Hidden REF award for Macpherson
A small percentage of the population do not experience mental imagery (they have aphantasia); another minority experience particularly vivid imagery (they have hyperphantasia). Both groups include artists, writers, and designers. The Extreme Imagination Exhibition presents their work, inviting us to consider the role of mental imagery in making art. How can someone make anything without being able to imagine what they want it to look like? Is there a distinctly hyperphantasic kind of art? The Eye's Mind team (details below) believe this is the ﬁrst exhibition to reflect on these questions—because the centrality of mental imagery to art-making has previously been assumed.
The online exhibition is the digital counterpart of twin exhibitions hosted by Tramway, Glasgow, and the Royal Albert Memorial Museum, Exeter, in 2019—together with the essays from the exhibition catalogue from the Eye’s Mind researchers, artist interviews, videos of talks at the concurrent conference, and resources about extremes of imagery. It includes the Vividness of Visual Imagery Questionnaire allowing people to gauge their own imagery and feedback forms, which the researchers can gather data from. The images on the website are captioned for the use of screen readers and the artist interviews are subtitled.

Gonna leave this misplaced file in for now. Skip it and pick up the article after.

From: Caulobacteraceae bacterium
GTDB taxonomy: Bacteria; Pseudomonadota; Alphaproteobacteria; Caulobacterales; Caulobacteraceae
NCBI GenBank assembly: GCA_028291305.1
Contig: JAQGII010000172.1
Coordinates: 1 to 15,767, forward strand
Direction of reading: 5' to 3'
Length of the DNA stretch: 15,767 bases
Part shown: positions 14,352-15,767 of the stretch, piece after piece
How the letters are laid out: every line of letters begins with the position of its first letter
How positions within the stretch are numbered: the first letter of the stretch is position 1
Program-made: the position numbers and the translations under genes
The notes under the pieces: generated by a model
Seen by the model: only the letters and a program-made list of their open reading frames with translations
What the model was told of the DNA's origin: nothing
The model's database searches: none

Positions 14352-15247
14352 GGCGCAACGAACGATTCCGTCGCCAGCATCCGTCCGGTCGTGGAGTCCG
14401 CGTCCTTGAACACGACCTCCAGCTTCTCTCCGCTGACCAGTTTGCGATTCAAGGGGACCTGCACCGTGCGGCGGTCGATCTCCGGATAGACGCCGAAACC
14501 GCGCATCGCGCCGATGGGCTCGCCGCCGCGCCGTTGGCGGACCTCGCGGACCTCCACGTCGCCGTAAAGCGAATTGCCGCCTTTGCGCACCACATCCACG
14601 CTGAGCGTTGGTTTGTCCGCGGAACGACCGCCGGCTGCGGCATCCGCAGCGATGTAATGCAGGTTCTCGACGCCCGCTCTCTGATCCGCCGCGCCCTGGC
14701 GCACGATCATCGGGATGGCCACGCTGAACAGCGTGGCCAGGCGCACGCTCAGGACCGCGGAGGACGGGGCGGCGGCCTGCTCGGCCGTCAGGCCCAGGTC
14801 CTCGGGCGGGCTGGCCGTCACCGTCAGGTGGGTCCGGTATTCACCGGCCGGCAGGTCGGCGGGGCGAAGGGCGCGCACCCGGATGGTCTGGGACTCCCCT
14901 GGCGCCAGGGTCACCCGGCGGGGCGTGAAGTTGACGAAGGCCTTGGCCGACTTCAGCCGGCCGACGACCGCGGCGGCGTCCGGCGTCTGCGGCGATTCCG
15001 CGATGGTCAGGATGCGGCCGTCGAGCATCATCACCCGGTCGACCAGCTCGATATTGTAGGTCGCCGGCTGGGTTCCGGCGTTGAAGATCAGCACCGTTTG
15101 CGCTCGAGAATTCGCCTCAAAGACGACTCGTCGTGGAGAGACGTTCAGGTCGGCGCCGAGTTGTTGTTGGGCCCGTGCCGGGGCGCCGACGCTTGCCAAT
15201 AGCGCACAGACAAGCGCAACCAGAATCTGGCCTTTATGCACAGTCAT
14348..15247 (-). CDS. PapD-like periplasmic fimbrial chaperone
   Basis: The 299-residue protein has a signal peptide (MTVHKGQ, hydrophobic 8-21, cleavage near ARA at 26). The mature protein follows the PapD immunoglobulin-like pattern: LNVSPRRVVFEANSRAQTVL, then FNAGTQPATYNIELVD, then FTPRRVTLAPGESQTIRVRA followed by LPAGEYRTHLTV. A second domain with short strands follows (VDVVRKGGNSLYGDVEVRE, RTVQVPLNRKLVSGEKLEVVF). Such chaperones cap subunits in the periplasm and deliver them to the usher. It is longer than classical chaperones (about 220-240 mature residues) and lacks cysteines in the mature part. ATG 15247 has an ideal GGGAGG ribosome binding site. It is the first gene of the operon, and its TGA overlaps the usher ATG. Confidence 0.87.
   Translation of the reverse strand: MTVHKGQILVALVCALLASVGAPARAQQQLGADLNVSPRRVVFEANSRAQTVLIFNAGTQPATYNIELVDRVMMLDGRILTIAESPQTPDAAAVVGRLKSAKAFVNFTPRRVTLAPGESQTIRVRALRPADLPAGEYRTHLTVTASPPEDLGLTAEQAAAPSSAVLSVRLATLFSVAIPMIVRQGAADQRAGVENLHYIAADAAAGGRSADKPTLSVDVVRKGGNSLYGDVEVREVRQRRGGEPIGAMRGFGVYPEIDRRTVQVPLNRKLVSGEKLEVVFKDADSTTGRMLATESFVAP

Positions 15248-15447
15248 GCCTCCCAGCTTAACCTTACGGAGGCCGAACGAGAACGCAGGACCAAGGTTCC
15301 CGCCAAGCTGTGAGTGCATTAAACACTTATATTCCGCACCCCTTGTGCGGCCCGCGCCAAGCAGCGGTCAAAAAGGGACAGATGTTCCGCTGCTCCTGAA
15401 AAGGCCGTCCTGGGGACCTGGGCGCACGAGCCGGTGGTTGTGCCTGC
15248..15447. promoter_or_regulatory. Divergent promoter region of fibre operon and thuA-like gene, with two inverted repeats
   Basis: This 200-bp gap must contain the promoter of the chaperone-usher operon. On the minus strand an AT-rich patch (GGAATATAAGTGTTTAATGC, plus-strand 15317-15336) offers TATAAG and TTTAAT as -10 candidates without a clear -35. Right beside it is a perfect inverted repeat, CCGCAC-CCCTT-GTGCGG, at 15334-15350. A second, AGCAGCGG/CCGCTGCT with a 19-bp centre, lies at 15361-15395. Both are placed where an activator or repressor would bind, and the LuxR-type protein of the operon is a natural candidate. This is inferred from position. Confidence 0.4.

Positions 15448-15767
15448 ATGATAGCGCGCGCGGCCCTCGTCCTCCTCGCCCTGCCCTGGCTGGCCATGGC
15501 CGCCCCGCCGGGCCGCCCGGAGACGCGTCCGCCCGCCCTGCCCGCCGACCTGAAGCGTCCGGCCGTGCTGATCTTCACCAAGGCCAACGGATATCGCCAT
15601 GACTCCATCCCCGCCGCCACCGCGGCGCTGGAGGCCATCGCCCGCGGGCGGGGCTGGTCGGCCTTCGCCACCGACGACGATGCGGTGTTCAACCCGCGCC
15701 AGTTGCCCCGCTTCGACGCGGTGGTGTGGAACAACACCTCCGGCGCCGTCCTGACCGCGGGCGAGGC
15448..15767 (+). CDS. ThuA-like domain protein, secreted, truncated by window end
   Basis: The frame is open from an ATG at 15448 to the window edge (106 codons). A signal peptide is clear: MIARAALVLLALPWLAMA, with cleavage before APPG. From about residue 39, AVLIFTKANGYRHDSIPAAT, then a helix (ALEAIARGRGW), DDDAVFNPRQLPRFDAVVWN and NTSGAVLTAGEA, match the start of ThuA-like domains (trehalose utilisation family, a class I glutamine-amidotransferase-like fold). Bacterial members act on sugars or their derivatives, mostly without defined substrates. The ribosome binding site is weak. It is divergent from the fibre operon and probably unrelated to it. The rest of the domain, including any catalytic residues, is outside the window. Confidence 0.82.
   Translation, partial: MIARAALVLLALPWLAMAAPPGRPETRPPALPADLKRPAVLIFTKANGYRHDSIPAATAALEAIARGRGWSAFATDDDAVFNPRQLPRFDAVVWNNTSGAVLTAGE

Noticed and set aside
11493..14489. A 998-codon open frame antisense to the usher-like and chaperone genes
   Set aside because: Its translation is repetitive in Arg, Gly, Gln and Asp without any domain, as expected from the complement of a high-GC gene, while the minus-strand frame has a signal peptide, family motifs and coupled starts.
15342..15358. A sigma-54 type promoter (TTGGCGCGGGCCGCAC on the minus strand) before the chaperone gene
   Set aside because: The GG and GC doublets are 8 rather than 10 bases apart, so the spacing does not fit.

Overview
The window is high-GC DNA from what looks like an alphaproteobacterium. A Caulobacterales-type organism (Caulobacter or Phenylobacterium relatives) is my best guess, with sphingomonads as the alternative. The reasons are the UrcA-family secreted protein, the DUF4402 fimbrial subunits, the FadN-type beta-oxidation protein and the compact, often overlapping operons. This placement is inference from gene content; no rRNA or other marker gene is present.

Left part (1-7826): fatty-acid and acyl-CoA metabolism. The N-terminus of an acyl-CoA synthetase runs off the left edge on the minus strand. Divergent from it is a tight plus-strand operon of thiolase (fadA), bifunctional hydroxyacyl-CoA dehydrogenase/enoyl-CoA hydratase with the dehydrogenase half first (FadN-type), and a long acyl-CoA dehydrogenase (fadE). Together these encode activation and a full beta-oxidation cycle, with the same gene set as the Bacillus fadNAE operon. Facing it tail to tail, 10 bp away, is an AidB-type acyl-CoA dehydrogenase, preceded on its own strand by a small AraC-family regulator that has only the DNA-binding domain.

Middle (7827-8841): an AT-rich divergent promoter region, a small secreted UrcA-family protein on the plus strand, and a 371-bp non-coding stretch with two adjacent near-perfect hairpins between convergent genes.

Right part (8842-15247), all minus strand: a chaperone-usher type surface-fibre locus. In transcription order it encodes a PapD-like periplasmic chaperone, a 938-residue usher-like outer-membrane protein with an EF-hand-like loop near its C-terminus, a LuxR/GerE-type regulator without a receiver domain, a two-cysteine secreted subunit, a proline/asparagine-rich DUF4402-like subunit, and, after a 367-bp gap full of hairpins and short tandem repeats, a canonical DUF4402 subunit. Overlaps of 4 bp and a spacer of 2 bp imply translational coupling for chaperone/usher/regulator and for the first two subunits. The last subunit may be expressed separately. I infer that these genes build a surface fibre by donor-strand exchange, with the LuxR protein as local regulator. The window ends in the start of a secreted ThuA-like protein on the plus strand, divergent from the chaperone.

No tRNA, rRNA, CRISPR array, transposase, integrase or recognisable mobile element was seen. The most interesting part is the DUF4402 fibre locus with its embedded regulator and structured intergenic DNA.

Effective public engagement, including this website, prompted over 14,000 people with extreme imagery to contact the Eye’s Mind researchers. They often reported a prior awareness that something was different about themselves, that they struggled to explain. The research allowed them to understand how they differed from others; and point to the research to verify and explain this difference to others.
The Eye's Mind team: Adam Zeman (neurology), Fiona Macpherson (philosophy), John Onions (art history), Crawford Winlove (neuroscience), Susan Aldworth (artist) and Matthew MacKisack (English). The physical exhibitions were curated by Aldworth and MacKisack. Macpherson and Joanna Helfer conceived and created the online version.
First published: 7 September 2021